Cosmos sulphureus or Cosmos bipinnatus is what we know as Cosmos. They are from the Asteraceae or Compositae family (commonly referred to as the aster, daisy, or sunflower family).
Cosmos have a long traditional use in Brazil and Mexico for treatment of Malaria.
I really like using this flower in an infused oil as a topical ointment. This plant contains butein which has reported antioxidant and anti-inflammatory activities. It also contains dimethoxychalcone, the flavonoid. The plant contains quercetine, which is useful for many health issues, like fibromyalgia, eczema and antiviral properties.
I like using this on sore muscles and skin issues.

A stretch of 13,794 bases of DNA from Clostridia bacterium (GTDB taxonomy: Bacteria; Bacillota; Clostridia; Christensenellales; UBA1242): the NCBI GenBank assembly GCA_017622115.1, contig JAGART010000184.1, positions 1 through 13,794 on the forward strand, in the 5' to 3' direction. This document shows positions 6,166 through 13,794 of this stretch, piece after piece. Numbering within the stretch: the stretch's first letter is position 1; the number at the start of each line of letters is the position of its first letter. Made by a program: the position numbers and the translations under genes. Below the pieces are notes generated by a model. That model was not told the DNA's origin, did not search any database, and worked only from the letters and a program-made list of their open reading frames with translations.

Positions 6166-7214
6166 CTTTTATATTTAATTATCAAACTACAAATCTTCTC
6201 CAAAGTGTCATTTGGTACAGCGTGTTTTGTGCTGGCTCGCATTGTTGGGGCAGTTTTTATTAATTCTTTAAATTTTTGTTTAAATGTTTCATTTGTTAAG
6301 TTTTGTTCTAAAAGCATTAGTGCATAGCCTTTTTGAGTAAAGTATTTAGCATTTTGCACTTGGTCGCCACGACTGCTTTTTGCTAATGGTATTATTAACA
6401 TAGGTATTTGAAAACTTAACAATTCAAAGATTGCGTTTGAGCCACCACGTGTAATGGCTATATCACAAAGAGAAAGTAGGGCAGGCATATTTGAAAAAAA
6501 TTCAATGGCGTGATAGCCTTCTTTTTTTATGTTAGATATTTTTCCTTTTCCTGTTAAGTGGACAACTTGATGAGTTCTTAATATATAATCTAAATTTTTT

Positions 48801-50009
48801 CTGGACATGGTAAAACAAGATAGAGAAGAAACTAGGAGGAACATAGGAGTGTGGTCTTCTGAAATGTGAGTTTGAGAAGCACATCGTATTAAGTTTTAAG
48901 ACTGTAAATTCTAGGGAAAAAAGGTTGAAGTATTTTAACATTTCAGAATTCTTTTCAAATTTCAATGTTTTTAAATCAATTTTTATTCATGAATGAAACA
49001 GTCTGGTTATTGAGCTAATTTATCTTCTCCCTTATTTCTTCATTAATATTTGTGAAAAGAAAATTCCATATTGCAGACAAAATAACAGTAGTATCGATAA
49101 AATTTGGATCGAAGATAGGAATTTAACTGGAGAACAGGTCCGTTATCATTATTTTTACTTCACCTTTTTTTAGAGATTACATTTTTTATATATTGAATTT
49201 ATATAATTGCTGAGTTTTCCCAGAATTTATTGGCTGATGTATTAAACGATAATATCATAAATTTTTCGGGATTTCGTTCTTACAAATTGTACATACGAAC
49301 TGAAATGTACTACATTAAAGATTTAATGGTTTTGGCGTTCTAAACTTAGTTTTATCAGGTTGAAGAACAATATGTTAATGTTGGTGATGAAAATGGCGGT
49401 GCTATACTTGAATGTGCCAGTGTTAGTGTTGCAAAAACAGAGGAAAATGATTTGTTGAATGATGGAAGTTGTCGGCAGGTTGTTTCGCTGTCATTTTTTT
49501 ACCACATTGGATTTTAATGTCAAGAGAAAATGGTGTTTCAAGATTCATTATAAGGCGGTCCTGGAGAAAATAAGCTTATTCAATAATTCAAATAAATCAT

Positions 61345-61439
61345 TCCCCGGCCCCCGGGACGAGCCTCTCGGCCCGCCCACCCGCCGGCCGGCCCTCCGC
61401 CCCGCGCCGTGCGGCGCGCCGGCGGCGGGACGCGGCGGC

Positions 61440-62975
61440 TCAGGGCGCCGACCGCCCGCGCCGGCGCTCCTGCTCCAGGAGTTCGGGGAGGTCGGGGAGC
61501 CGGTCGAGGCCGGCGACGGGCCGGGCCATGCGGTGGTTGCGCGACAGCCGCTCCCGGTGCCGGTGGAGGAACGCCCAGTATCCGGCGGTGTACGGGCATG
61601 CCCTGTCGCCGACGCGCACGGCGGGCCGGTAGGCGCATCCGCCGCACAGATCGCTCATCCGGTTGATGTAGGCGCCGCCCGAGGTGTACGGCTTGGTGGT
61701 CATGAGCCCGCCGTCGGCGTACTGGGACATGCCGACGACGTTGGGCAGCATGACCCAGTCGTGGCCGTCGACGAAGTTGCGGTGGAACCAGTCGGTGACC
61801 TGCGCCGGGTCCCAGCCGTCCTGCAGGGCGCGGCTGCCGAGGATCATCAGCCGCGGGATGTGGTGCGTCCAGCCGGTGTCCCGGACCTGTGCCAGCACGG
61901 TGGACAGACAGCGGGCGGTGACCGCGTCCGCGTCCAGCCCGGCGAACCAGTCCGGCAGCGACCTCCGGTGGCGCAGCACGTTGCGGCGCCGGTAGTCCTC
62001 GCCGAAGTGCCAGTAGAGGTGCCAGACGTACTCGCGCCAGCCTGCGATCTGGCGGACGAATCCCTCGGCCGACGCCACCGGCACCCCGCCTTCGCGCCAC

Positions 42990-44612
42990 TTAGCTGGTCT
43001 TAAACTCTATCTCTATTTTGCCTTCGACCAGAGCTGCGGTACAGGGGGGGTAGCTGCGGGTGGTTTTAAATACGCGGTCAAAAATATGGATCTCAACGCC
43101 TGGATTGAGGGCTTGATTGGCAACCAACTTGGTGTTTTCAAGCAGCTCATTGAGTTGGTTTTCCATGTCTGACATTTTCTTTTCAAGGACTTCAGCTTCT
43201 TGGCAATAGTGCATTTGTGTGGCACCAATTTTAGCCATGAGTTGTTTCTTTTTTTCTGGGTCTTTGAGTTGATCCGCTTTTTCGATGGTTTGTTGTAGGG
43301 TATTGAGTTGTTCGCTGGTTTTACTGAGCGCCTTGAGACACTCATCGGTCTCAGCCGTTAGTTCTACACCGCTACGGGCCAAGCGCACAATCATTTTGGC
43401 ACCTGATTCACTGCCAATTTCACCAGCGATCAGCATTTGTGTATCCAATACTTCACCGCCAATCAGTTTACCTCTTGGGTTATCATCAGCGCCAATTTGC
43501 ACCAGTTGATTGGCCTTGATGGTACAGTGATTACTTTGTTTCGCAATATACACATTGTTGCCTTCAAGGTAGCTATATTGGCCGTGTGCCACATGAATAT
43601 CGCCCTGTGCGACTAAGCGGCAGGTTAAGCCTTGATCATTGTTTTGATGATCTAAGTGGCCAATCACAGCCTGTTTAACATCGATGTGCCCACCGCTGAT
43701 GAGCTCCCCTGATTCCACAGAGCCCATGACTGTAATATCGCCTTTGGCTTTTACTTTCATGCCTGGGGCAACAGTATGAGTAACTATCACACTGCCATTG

This plant is not used often in Western Herbal Medicine and their are not many resources or information readily available on the plant. Most resources you will find reference the dye capabilities, Cosmos have been a major sources of yellow to orange dyes among the precolumbian civilizations of Central and South America.
These are also really popular as cut flowers.
In the language of flowers it is the symbol of innocence.
The young leaves can be eaten raw in salads or cooked.
Other species of the genus contain antioxidant properties and Cosmos contain triterpenes which have anti-inflammatory properties.
Disclaimer: For educational use only. These statements have not been evaluated by the FDA.